MPs, Experts Urge US On Kashmir Solution, End To Killings, HR Violations

6 July 2009
Associated Press of Pakistan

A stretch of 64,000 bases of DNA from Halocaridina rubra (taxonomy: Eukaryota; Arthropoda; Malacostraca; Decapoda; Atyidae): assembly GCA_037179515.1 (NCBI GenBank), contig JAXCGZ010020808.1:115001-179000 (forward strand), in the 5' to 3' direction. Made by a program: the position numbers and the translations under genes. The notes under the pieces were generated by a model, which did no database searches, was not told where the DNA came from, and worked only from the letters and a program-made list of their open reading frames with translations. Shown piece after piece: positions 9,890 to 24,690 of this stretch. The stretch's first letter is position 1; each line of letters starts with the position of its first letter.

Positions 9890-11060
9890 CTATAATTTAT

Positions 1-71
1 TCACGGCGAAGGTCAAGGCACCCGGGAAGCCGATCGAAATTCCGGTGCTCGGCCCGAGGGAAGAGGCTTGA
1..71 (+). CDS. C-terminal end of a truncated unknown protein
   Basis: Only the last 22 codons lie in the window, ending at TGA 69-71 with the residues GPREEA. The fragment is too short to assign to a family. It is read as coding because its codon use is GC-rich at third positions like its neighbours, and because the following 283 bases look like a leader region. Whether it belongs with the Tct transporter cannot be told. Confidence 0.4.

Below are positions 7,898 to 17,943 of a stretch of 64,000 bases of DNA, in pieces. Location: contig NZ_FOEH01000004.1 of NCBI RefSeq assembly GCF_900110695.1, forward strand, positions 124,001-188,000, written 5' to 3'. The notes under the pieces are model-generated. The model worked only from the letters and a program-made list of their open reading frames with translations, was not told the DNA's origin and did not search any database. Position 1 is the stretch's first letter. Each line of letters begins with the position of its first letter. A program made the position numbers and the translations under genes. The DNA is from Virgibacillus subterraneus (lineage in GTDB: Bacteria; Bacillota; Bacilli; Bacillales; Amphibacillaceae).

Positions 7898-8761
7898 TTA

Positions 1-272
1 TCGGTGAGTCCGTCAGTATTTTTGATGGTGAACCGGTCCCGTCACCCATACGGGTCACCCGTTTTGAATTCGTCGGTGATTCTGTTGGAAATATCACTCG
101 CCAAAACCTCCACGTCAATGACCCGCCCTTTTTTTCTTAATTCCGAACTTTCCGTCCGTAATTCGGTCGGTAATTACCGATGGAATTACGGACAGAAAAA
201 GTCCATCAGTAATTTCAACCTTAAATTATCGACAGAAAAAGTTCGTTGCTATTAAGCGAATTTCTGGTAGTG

Washington DC: Highlighting the ‘inseparable’ linkage between settlement of Kashmir question and lasting peace in South Asia, European legislators and top experts on Sunday urged the United States to help step up efforts towards resolution of the UN-recognized dispute. Speaking at a conference on ‘Kashmir Issue Centrality of Kashmiris’ Rights,’ they were also one in emphasizing the rightful inclusion of Kashmiri voice in Pakistan-India dialogue to resolve the decades-old conflict in accordance with wishes of the people of Jammu and Kashmir. Deputy Speaker of the Norwegian Parliament Ola Lanke, Lord Nazir Ahmed, Member British House of Lords, and Kashmiri scholars Dr Ghulam Nabi Mir and Dr Ghulam Nabi Fai particularly agreed on the need for American and European lawmakers to help end blatant violations of human rights in the Indian occupied Kashmir. As an expression of their concern over unspeakable atrocities inflicted upon Kashmiri civilians, Lord Ahmed suggested members of US Congress, the Norwegian Parliament and the British Parliament should bring out reports on human rights situation in IOK just as they have done in the case of conflicts elsewhere. ‘Time has come - we all know how bad the situation is in Kashmir. The world must do what it can to encourage a fair settlement of Kashmir,’ said the Norwegian parliamentary leader. Lanke reminded President Barack Obama of his pre-2008 polls pledge to help resolve Kashmir dispute. He invoked the metaphor of Africans around the world seeing realization of their dreams in Obama’s election, and said the history-making U.S. president should pay attention to the South Asian tensions that demand ‘high-level’ attention. The deputy speaker cited Pakistani Prime Minister Yusuf Raza Gilani’s call for US role toward resolution of the issue and felt ‘the opinion is getting momentum’ on the need to move forward for a peaceful resolution of the issue. ‘The negotiations (between Pakistan and India) should be firmly anchored and must have a representative of Kashmir,’ he stressed. The seasoned lawmaker said several members of the Norwegian parliament have raised the issue of human rights violations in Kashmir. ‘The access of humanitarian aid should be allowed to Indian Kashmir-we are concerned over discovery of mass graves on the Indian side of Kashmir and (believe) an independent investigation should be conducted,” he said. In his speech, Lord Nazir Ahmed made an impassioned call for immediate end to the sufferings of the Kashmiris. He condemned the killing of ordinary Kashmiris and their daily humiliation at the hands of Indian security forces. ‘We talk about mass graves in various parts of the world- there were some in Iraq- the United Nations should also look into mass graves in Kashmir, and the U.S. congress should hold a hearing on the issue of mass graves in Kashmir.’ ‘There is a hope if we can go to Darfur and meet relatives of victims, if we can take notice of Gaza, Ramalah-similarly the US Congress should liste to the victims of oppression and rape (in Occupied) Kashmir.’ He argued that the issue of untold Indian excesses against Kashmiris should not be confused with any other issue. In the regional context, he condemned last year’s Mumbai bombings but drew attention to the questions often raised about Indian role in a spate of terrorist attacks in Pakistan.‘We also need to know who is providing equipment to Tehreek Taliban Pakistan-we need investigation into this issue as well.’ ‘The Kashmiris have suffered more than any other nation - it is important lawmakers in United States, London and Norway come up with reports on their plight.’ Dr Ghulam Nabi Fai, head of Washington-based Kashmiri-American Council, called for appointment of a US special envoy in accordance with President Obama’s promise. He laid out four aspects that must characterize talks between Pakistan and India if they are to be meaningful: the talks should have clearly defined parameters; should be time-bound; must take into account wishes of Kashmiri people through their representation; and India must bring to an end the killings of the Kashmiris. Dr Ghulam Nabi Mir, President World Kashmir Freedom Movement, said India has tried to silence Kashmiris for decades through heinous means. “India has attacked its neighbor (Pakistan) three times-spent billions on its offensive budget, put 600,000 soldiers plus in a small valley - but it can never succeed in making Kashmir its integral part.” He opposed former President Pervez Musharraf’s approach to resolving the Kashmir dispute, saying New Delhi would never have reciprocated Islamabad’s overtures for a solution.